All these storylines go around in circles until too deep into the season, far past when they were last interesting or relevant. I even continued to hold out hope that maybe Benedict Bridgerton (Luke Thompson) might at least spice things up by indulging some less strictly heterosexual stories while in art school, but no. (Thompson continues to generate too much chemistry with every scene partner for his character’s own good — which is at least good news for the next couple seasons of “Bridgerton,” one of which should focus on Benedict’s search for love.) Somehow, bafflingly, the romantic fantasy that is “Bridgerton,” with its cotton candy gowns and string quartet Ariana Grande covers, remains a 99% queer-free affair.
The good news about Season 2, though, is that for as deliberately frustrating as the main love story becomes, the actors playing it are very, very good. As Anthony, whose hard-headed approach to Daphne’s search for a husband alienated many viewers last season, Bailey has an extremely hard job to do. Luckily for “Bridgerton,” Bailey delivers, shading in Anthony’s obstinate demeanor with enough vulnerability and naked hunger to make him a compelling lead.
The eldest Bridgerton, this season emphasizes, had to grow up long before he was ready after his father’s sudden death. As both his mother and sister Daphne learn in a series of genuinely moving scenes, the only way Anthony could cope with both the loss and subsequent rush of responsibility was to force himself to prioritize logic over emotions at all costs. When he finally agrees to find a wife, he insists that she can’t be someone he might be tempted to love – which is how he ends up courting Kate’s sweet sister Edwina (Charithra Chandran), much to Kate’s dismay. It’s clear almost immediately that Anthony’s more intrigued by Kate than her sister, and also that Edwina deserves better than to become some ornament on the Bridgertons’ shelf. But neither of them want to see that truth (despite many, many warnings from everyone else around them), and so watching their courtship creep along becomes as much of an agony for the viewer as it does for Kate.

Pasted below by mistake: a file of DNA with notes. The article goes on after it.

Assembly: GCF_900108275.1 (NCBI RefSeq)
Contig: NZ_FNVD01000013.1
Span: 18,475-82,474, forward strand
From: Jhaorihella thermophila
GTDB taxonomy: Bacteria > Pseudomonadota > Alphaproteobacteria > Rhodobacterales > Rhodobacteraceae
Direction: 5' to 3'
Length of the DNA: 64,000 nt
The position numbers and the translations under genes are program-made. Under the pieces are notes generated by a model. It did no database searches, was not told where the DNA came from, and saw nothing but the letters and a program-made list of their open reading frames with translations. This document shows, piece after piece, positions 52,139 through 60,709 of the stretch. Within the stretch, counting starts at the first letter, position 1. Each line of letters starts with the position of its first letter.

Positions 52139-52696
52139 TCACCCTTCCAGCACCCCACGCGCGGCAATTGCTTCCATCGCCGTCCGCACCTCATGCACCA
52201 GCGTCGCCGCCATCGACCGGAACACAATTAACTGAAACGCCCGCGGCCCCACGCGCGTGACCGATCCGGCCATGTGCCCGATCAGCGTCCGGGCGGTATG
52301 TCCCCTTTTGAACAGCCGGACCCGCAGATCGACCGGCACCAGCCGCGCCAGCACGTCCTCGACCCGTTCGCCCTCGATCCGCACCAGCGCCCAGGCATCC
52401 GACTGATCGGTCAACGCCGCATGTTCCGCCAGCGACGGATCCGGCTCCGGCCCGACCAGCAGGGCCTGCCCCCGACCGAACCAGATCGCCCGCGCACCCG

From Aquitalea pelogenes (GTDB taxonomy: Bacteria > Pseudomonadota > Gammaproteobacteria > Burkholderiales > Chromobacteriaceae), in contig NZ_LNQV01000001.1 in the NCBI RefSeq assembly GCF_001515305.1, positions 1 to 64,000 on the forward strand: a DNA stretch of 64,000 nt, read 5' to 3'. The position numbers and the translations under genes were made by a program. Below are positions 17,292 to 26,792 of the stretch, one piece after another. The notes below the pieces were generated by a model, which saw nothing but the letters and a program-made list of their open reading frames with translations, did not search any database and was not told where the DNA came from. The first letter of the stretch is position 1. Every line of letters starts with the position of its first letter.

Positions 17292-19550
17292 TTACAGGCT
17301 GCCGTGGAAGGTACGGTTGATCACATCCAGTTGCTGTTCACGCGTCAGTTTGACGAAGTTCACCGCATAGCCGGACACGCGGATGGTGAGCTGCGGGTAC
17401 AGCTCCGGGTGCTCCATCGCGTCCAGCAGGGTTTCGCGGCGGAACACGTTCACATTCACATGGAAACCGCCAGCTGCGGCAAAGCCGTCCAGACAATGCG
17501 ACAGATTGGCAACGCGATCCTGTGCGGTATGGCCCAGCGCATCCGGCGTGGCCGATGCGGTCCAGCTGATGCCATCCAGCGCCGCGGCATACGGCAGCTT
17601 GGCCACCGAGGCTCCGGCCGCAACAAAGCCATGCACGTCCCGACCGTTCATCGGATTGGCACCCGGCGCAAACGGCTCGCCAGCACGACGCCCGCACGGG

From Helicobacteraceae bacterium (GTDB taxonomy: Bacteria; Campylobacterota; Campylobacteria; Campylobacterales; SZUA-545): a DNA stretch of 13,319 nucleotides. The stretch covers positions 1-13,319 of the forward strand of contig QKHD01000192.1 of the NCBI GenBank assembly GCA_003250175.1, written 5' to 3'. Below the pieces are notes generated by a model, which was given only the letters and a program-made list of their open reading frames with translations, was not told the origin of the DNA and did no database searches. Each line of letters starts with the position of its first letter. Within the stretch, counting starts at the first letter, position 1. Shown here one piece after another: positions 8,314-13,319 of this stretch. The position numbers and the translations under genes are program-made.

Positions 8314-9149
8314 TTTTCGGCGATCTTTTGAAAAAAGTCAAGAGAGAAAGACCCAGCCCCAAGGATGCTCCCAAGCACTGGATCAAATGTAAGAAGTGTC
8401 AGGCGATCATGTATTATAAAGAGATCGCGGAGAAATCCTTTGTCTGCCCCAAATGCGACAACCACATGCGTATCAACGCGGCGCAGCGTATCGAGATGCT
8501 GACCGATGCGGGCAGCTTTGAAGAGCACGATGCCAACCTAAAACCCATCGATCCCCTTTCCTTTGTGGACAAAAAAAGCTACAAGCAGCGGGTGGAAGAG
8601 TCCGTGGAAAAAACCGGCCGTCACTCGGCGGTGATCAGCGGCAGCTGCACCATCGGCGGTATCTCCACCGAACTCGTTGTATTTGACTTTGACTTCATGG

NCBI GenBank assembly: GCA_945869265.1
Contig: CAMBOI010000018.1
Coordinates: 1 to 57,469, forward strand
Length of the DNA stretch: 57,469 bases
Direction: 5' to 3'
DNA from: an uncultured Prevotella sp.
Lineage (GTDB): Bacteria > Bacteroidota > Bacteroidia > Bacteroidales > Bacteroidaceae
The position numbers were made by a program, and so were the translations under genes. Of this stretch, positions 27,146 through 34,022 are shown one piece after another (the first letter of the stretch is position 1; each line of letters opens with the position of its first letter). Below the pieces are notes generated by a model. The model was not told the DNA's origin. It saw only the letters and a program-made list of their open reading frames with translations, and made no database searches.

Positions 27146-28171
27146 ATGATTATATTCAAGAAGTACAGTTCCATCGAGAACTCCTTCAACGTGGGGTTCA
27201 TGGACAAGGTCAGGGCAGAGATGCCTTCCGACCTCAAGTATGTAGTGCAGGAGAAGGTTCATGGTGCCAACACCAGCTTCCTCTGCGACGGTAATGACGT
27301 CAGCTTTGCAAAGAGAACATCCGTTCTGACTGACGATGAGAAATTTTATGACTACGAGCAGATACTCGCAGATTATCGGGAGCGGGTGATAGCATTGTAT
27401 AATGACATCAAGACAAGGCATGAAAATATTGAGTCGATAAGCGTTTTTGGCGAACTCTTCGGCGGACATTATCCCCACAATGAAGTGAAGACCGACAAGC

In this pivotal role, at least, Ashley is undeniably arresting enough to justify why Kate becomes such a source of exquisite torture for Anthony. Despite Kate’s determination to remain as stoic and dutiful as possible (sound familiar?), Ashley lets her true personality — a bit snobbish, a lot competitive, and tenderhearted despite her best efforts otherwise — peek through the cracks at exactly the right moments. Her deft performance of Kate as essentially a heady mixture of both Mr. Darcy and Elizabeth Bennet makes her worth following, even when she’s stuck in a loop.
There is, of course, more to the story of Kate, Edwina, and their mother (Shelley Conn) than meets the eye. They didn’t make the journey from India to England for nothing, after all (though once again, Netflix won’t allow a whisper of it to make it into this review). Much of their backstory differs from the books — in which the Sharma sisters are instead the white Sheffields — and much of it serves to make Kate’s story run even more parallel to Anthony’s. Unlike Daphne and Simon, these two are cut from the same cloth — which only makes them more terrified of what might happen if they give in to the magnetism drawing them together. Whenever they feel the shock of an unexpected spark, they draw their hands away like they’ve been burned, but can never quite stop themselves from feeling the heat between them.
So, no, Kate and Anthony’s “Bridgerton” arc isn’t as outright sensual as the one that preceded it. But in the precious moments that find them entangled despite all their better instincts, they’re seductive all the same. Even when it’s excruciating to watch Kate and Anthony deny their feelings over and over again, the moments in which they fail can be just as thrilling. It’s just a shame, then, that it takes the show as long as its characters to realize it.
“Bridgerton” Season 2 premieres Friday, March 25 on Netflix.